Photo of the Week. The Moon visits Venus in a
classic pairing the evening of May 19, 2007.
Astronomy news for the three-week period starting Friday, June
We begin our three weeks with the full
Moon, which takes place the morning of Saturday, June 30. The
last full Moon as seen from North America was on May 31, but from
Europe, the time was past midnight on June 1. So we have the
oddity of a "blue Moon" (second full in the month) in the Old
World, but not in the New. After moving through waning
gibbous, our companion passes third
quarter on Saturday, July 7, wanes
through the crescent to new on Saturday the 14th, and, after
popping up in the evening western sky, waxes through most of its crescent phase.
As it goes 'round, the Moon passes south of
Neptune on Tuesday, July 3, then south of Uranus two days later. The morning of Monday the
9th, the waning crescent can be seen just to the northwest of Mars. As
the morning crescent drops toward the dawn horizon it will pass
nicely through Taurus the
mornings of Wednesday the 11th and Thursday the 12th. The
following morning, as the crescent is about to disappear, it will
lie just above the dawn horizon and to the left of Mercury. Flipping to the
other side of the sky, as the crescent then waxes in the west, you
can admire a close encounter with Saturn, the Moon seen just to the left of the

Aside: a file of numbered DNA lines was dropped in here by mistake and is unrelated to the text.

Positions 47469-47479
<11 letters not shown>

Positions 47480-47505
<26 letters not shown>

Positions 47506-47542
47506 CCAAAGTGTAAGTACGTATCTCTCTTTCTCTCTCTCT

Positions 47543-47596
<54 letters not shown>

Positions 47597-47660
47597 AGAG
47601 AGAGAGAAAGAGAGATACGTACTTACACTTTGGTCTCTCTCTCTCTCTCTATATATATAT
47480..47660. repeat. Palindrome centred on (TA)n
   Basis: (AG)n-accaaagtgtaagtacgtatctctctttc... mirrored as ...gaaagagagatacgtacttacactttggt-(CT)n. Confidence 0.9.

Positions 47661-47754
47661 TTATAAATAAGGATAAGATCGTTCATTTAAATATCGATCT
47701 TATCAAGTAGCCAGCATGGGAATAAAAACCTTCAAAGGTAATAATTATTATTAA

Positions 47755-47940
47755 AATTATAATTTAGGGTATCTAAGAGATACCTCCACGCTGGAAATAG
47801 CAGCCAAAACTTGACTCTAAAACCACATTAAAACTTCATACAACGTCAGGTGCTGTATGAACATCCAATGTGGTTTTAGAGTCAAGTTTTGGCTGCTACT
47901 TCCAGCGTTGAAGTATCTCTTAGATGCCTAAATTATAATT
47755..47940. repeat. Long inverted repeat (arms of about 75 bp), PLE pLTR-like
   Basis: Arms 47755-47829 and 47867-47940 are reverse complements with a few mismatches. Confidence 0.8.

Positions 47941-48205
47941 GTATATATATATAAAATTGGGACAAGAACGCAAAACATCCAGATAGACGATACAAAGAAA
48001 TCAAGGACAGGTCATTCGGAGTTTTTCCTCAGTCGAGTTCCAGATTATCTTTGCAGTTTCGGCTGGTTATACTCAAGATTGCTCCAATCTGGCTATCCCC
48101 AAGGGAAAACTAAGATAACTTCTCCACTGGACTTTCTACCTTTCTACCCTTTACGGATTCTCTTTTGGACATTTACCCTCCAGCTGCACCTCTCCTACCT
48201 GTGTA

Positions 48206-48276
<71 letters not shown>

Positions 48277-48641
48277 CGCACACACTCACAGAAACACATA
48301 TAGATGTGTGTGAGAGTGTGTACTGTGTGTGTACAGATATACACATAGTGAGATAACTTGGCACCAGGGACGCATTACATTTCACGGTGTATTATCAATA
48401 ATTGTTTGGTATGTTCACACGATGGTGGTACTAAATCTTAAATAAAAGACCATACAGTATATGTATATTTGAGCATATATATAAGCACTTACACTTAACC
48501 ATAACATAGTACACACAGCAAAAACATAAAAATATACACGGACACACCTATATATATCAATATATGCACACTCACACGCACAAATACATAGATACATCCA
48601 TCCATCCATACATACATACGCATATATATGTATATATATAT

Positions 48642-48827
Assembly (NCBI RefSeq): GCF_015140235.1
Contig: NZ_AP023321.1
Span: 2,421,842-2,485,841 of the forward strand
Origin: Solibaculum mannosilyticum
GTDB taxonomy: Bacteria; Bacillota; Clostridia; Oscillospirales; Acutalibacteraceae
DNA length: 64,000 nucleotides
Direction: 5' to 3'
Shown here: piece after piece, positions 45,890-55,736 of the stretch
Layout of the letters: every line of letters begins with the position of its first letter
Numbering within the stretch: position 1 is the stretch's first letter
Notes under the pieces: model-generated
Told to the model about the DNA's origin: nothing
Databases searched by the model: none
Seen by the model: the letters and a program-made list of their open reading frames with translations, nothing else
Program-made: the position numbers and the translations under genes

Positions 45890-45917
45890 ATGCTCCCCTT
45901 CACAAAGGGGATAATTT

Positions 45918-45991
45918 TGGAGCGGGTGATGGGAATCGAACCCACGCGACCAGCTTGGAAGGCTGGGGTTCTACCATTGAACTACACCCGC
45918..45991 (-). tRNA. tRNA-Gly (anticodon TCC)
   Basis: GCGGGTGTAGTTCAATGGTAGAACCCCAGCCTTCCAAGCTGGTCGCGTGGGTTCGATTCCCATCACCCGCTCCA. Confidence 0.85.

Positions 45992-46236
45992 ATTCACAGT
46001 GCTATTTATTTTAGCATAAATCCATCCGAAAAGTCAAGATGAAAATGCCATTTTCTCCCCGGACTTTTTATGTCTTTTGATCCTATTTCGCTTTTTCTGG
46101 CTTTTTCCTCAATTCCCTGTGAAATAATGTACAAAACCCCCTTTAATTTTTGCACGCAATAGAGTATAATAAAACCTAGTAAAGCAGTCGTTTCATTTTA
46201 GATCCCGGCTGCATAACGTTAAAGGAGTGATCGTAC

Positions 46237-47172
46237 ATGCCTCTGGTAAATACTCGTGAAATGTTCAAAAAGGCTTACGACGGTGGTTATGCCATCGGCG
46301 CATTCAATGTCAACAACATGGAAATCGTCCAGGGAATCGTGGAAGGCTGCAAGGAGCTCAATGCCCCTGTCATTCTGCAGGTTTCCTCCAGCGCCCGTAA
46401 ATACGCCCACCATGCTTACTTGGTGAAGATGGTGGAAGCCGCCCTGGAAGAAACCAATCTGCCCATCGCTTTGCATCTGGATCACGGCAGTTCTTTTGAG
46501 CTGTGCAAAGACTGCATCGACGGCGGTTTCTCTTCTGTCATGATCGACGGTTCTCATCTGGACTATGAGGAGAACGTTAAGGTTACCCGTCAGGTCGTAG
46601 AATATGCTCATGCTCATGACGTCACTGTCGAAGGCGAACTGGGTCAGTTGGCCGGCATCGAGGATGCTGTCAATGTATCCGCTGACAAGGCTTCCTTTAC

planet the evening of Monday the 16th, when the Moon, the ringed
planet, Regulus in Leo, and brilliant Venus will all be
gathered in a nice clump (Venus and the star a bit farther left).
The following night the Moon will appear up and to the left of
Venus, the two continuing to make a fine sight.
Three notable events dominate our 1.5-fortnight interval. First,
as June turns to July, Venus and Saturn will pass each other by
only 0.8 degrees. Formal conjunction takes place the evening of
Sunday, July 1. (Venus follows this act by passing south of Leo's
Regulus on Monday the 16th.) Second, after growing brighter all
year, Venus, coming ever closer to Earth, passes its greatest
brilliancy on Thursday the 12th. The night of conjunction with
Saturn, it will be an amazingly 120 times brighter than the ringed
planet. Finally, on Friday, July 6, Earth takes the
stage by passing aphelion, where it is farthest from the Sun in its
slightly elliptical path, when it will be 1.7 percent farther than
the average of 93.2 million miles.
After admiring Venus and Saturn, turn your eye to Jupiter, which in the middle of our period
crosses the meridian around 10:30 PM
Daylight Time, about as Saturn and Venus set, the giant planet
(just north of Antares) not
itself setting until dawn begins to light the sky. In the morning
sky, Mars picks up steam by approaching first magnitude and rising
ever earlier, shortly after local midnight. Morning's Mercury then
hits greatest western elongation just as Skylight's current period
draws to a close.
Though large constellations sometimes seem to be the more
important, don't forget the smaller ones. Among the best is Lyra. Passing nearly overhead around
midnight in the temperate north, marked by bright Vega, it is followed by much larger Cygnus (and Deneb). Just to the south of Cygnus
find two of the sky's prettiest smaller figures, Sagitta (the Arrow) and Delphinus (the Dolphin, but shaped
more like a hand with a finger pointing to the southwest).